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I need to define a function apply(L, P) where L is a list and P is a permutation, and it should return the list L o P. Assume len(L) = len(P)

What I've got so far is

import itertools 
def apply(L, P):
    for perm in L:
        return perm

An example of input is apply(['ah', 'boo', 'cc', 'du', 'eh'], [1, 4, 3, 2, 0]) But the only output from that is 'ah'

Any help would be great.

share|improve this question
    
And you're not actually using P anywhere. – Sneftel Nov 17 '13 at 20:14
    
return will immediately end the function and return the value as the only return value. So you are essentially stopping your loop there. You might want to make it a generator instead and use yield. – poke Nov 17 '13 at 20:33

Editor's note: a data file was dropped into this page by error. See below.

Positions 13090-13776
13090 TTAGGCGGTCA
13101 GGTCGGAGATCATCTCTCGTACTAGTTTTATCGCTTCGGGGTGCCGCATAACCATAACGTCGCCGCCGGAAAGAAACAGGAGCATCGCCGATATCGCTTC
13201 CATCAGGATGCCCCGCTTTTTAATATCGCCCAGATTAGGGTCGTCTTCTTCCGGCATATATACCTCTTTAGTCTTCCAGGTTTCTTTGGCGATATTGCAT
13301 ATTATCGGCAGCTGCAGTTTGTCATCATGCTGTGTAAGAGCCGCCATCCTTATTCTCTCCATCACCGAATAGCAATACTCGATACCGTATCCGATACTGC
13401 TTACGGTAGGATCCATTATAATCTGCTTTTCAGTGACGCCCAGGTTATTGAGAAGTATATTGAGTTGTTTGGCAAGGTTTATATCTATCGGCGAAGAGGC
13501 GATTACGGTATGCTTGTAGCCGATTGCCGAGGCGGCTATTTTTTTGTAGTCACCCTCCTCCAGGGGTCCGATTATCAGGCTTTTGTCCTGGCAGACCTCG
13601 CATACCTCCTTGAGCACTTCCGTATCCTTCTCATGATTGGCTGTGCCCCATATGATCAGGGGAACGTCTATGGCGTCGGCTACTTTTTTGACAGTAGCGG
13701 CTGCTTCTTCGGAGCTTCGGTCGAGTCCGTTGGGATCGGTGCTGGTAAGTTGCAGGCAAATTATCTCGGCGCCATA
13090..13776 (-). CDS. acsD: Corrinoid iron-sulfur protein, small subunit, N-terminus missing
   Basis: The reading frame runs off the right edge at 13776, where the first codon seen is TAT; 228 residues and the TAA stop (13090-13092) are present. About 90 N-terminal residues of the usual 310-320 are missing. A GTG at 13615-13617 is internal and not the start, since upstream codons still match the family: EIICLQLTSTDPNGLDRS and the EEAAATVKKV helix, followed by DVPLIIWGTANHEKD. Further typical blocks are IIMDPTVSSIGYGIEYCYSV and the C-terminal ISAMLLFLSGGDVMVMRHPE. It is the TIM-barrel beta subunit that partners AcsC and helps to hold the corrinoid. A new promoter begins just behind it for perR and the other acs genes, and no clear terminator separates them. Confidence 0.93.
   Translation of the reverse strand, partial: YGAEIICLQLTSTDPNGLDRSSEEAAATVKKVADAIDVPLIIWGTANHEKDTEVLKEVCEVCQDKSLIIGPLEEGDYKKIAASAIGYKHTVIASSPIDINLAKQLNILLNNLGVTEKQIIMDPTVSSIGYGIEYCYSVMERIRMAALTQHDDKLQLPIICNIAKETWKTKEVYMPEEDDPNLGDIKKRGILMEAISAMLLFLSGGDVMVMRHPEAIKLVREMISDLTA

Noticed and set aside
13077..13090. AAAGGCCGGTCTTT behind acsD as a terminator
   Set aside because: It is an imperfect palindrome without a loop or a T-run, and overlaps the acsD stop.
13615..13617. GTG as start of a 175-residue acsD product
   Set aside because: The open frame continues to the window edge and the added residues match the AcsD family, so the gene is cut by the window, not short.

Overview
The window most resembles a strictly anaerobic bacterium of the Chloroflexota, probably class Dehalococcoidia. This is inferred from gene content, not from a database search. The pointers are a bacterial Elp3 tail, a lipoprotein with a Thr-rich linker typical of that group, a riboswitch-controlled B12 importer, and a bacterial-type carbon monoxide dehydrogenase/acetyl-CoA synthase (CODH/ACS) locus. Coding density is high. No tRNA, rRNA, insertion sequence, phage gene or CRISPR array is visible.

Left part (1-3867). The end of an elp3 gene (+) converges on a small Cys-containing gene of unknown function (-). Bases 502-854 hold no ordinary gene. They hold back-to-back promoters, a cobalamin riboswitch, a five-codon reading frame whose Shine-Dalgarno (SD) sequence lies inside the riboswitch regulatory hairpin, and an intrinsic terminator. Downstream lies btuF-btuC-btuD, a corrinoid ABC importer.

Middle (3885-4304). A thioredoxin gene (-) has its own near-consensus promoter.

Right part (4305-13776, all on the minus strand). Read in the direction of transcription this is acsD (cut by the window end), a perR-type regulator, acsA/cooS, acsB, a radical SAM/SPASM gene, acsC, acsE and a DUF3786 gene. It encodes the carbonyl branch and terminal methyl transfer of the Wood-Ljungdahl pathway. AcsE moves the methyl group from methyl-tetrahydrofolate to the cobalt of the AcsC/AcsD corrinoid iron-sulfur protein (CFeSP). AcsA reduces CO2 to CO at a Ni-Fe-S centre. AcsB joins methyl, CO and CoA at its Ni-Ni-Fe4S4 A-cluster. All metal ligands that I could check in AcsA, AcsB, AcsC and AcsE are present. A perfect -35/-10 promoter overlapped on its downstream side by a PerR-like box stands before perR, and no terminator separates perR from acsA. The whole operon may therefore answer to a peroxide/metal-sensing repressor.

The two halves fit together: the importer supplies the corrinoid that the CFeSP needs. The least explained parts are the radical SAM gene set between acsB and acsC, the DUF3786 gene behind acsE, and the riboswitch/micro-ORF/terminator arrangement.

@poke I'm fairly sure that she/he wants to return the entire list. But this also made me think of yield/generators :p. Here's a good read on the subject if anyone's interested. – keyser Nov 17 '13 at 20:39

This sounds like a task most easily achieved with a list comprehension:

>>> def apply(L, P):
...   return [ L[i] for i in P ]
... 
>>> apply(['ah', 'boo', 'cc', 'du', 'eh'], [1, 4, 3, 2, 0])
['boo', 'eh', 'du', 'cc', 'ah']
share|improve this answer

Here's my version:

def apply(L, P):
    newL = [None]*len(L)
    for i,index in enumerate(P):
        newL[i] = L[index]
    return newL

This can easily be accomplished in one line in python, but I wanted to illustrate what's happening here.

The entire list is created before returning. return means that the function should exit and return the specified value. In your case that is 'ah' since it's the first element in the list you're looping through.

If you want to learn python, check out svk's very pythonic list comprehension.

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